I have two teenagers at home and guess what, among other things they love these so called energy drinks. They think they are good for you because they have some vitamins in them. So I decided to closely look at the whole phenomenon of energy drinks.
Energy drinks claim to provide people with increased energy levels that will keep them active & alert. Energy drinks are sold in grocery stores, convenience stores, bars, clubs, and in some areas, even schools. Are energy drinks safe to drink? Most natural health professionals say no.
Do You Know What’s In Energy Drinks?
Many of you might already be aware of the basic contents mentioned above, but still aren’t exactly sure about the specific ingredients in energy drinks, and what effect those ingredients can have on your body. The following list provides some answers.
Common Energy Drink Ingredients:
* Ginseng – A root that is believed to help reduce stress and increase energy levels.
* Carnitine – An amino acid that helps to metabolize fatty acids.
* Gingko Biloba – Created from the seeds of the gingko biloba tree, it has been shown to enhance memory.
* Taurine – A natural amino acid produced by the human body. It helps to regulate normal heart-beats and muscle contractions. Its effects on people when consumed as a drink additive remain unclear.
* Inositol – A member of the B-complex Vitamin that assists in the relaying of messages between cells. Inositol is not a vitamin itself.
* Guarana Seed – A stimulant that grows in Brazil & Venezuela which contains high levels of caffeine.
Two studies reported significant improvements in mental and cognitive performances as well as increased subjective alertness. Excess consumption of energy drinks may induce mild to moderate euphoria primarily caused by stimulant properties of caffeine and may also induce agitation, anxiety, irritability and insomnia. During repeated cycling tests in young healthy adults an energy drink significantly increased upper body muscle endurance. It was also suggested that reversal of caffeine withdrawal is a major component of the effects of caffeine on mood and performance.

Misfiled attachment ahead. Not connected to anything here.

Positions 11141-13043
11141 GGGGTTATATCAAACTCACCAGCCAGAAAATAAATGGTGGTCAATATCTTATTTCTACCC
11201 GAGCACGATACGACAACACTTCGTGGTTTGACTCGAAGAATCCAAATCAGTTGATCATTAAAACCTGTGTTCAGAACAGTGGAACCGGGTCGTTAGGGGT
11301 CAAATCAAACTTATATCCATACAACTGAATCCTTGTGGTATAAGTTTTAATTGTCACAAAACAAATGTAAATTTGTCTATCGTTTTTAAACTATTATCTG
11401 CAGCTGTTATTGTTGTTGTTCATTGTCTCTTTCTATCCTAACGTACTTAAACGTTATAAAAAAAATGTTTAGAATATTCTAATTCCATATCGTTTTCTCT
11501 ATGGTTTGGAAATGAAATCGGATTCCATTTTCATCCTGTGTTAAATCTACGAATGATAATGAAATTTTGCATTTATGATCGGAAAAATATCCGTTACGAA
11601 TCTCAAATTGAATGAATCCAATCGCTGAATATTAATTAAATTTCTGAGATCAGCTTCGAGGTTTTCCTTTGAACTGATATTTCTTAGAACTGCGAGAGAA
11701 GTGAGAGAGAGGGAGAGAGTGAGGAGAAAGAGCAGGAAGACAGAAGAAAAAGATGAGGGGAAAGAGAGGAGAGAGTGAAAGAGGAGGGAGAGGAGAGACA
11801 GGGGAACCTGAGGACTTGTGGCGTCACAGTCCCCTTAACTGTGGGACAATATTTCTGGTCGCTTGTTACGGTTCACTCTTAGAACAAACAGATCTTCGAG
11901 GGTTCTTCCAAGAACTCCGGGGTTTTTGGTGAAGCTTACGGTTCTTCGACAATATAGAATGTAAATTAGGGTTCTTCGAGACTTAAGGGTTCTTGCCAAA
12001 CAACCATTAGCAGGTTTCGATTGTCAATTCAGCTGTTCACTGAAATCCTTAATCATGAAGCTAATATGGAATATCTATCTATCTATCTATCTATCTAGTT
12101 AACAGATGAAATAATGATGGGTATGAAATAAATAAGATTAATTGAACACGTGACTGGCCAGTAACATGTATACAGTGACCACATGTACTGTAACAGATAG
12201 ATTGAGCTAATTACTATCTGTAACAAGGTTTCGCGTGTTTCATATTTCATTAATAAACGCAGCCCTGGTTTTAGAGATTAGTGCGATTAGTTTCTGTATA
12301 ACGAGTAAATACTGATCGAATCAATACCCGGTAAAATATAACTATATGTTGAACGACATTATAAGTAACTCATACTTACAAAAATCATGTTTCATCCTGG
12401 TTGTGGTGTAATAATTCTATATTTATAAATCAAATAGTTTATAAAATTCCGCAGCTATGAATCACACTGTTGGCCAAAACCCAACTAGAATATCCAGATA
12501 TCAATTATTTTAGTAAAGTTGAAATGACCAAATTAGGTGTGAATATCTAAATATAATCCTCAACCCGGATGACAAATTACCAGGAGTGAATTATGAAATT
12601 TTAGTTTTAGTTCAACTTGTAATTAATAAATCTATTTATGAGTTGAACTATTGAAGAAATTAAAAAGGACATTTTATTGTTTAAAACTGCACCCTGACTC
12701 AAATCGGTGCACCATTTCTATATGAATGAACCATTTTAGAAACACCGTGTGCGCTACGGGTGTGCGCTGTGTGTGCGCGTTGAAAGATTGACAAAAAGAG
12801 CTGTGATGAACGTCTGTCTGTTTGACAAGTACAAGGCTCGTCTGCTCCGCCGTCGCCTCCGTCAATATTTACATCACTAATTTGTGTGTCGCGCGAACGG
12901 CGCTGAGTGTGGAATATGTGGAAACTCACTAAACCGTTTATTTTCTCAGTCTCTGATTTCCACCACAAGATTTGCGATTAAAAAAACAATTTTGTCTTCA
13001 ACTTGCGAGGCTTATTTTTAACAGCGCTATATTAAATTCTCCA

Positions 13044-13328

Caution is warranted even for healthy adults who choose to consume energy beverages. Consumption of a single energy beverage will not lead to excessive caffeine intake; however, consumption of two or more beverages in a single day can. Most energy drinks contain at least as much caffeine as a standard eight-ounce cup of coffee (~80mg). To put it into perspective, a 12oz. soda contains 18-48mg of caffeine. In addition to large doses of caffeine, energy drinks contain excessive amounts of sugar & legal herbal stimulants. Other stimulants such as ginseng are often added to energy beverages and may enhance the effects of caffeine, and ingredients such as guarana themselves contain caffeine. Adverse effects associated with caffeine consumption in amounts greater than 400 mg include nervousness, irritability, sleeplessness, increased urination, abnormal heart rhythms (arrhythmia), and stomach upset. The concentration of sugar in a sports drink is recommended to be 6-7% carbohydrate to allow maximum absorption and minimize spikes and crashes in blood sugar. Higher concentrations such as those seen in energy drinks will slow fluid absorption into the blood and energy system, increasing the possibility of dehydration. When a high level of sugar is in the blood stream the body cannot get the water into the cells that it needs because the water is busy trying to dilute concentration of sugar in the blood stream. The actual number of people suffering from adverse effects is difficult to measure since many cases go unreported.